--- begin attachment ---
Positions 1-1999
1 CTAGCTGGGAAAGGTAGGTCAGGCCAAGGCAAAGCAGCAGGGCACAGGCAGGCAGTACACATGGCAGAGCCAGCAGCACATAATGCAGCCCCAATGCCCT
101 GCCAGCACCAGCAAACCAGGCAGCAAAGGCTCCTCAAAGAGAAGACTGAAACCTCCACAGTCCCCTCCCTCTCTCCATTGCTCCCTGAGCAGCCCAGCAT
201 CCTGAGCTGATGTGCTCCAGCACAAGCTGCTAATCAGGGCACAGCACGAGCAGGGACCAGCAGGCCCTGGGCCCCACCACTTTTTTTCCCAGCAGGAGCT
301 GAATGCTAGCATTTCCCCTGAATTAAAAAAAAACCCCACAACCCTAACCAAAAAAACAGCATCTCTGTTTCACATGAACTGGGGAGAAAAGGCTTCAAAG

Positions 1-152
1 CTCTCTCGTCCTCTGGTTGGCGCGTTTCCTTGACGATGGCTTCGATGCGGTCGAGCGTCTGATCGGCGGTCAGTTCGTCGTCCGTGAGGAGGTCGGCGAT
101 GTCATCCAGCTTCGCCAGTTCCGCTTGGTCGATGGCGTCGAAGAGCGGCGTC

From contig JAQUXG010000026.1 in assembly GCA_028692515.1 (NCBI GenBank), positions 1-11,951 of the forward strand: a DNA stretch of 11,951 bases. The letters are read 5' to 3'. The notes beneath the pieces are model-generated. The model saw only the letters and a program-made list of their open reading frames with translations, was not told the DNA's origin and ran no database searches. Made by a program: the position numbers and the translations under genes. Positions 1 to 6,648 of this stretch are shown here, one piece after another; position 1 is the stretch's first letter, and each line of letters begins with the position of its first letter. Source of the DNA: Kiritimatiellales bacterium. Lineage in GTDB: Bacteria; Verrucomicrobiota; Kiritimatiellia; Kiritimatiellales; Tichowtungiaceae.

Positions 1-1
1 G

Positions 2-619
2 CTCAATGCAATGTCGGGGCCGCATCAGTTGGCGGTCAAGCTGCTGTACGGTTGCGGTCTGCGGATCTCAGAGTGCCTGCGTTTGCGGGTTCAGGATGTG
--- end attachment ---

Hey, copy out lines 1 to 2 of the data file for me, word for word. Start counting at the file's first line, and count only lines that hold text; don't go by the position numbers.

Positions 1-1999
1 CTAGCTGGGAAAGGTAGGTCAGGCCAAGGCAAAGCAGCAGGGCACAGGCAGGCAGTACACATGGCAGAGCCAGCAGCACATAATGCAGCCCCAATGCCCT